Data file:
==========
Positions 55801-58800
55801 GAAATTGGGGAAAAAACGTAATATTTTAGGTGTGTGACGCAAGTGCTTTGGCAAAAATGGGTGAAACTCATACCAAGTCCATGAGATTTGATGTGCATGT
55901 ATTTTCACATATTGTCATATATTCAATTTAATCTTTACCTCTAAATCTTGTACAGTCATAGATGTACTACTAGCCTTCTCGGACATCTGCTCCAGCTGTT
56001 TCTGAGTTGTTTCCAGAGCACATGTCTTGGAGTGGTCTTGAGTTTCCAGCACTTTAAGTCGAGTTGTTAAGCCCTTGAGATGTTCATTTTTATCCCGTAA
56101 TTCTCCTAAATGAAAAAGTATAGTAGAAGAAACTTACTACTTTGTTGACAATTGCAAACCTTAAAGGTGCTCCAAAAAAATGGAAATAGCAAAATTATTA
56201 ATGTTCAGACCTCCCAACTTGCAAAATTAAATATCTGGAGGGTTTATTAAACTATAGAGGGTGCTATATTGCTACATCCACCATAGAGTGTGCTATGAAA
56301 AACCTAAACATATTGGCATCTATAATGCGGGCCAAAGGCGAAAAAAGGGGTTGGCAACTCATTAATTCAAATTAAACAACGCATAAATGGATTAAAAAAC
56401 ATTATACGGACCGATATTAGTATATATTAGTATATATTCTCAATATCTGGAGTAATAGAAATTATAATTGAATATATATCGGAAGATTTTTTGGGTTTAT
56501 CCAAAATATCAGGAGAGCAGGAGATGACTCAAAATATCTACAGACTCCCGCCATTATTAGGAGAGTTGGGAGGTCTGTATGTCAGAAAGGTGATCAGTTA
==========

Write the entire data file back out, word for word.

Positions 55801-58800
55801 GAAATTGGGGAAAAAACGTAATATTTTAGGTGTGTGACGCAAGTGCTTTGGCAAAAATGGGTGAAACTCATACCAAGTCCATGAGATTTGATGTGCATGT
55901 ATTTTCACATATTGTCATATATTCAATTTAATCTTTACCTCTAAATCTTGTACAGTCATAGATGTACTACTAGCCTTCTCGGACATCTGCTCCAGCTGTT
56001 TCTGAGTTGTTTCCAGAGCACATGTCTTGGAGTGGTCTTGAGTTTCCAGCACTTTAAGTCGAGTTGTTAAGCCCTTGAGATGTTCATTTTTATCCCGTAA
56101 TTCTCCTAAATGAAAAAGTATAGTAGAAGAAACTTACTACTTTGTTGACAATTGCAAACCTTAAAGGTGCTCCAAAAAAATGGAAATAGCAAAATTATTA
56201 ATGTTCAGACCTCCCAACTTGCAAAATTAAATATCTGGAGGGTTTATTAAACTATAGAGGGTGCTATATTGCTACATCCACCATAGAGTGTGCTATGAAA
56301 AACCTAAACATATTGGCATCTATAATGCGGGCCAAAGGCGAAAAAAGGGGTTGGCAACTCATTAATTCAAATTAAACAACGCATAAATGGATTAAAAAAC
56401 ATTATACGGACCGATATTAGTATATATTAGTATATATTCTCAATATCTGGAGTAATAGAAATTATAATTGAATATATATCGGAAGATTTTTTGGGTTTAT
56501 CCAAAATATCAGGAGAGCAGGAGATGACTCAAAATATCTACAGACTCCCGCCATTATTAGGAGAGTTGGGAGGTCTGTATGTCAGAAAGGTGATCAGTTA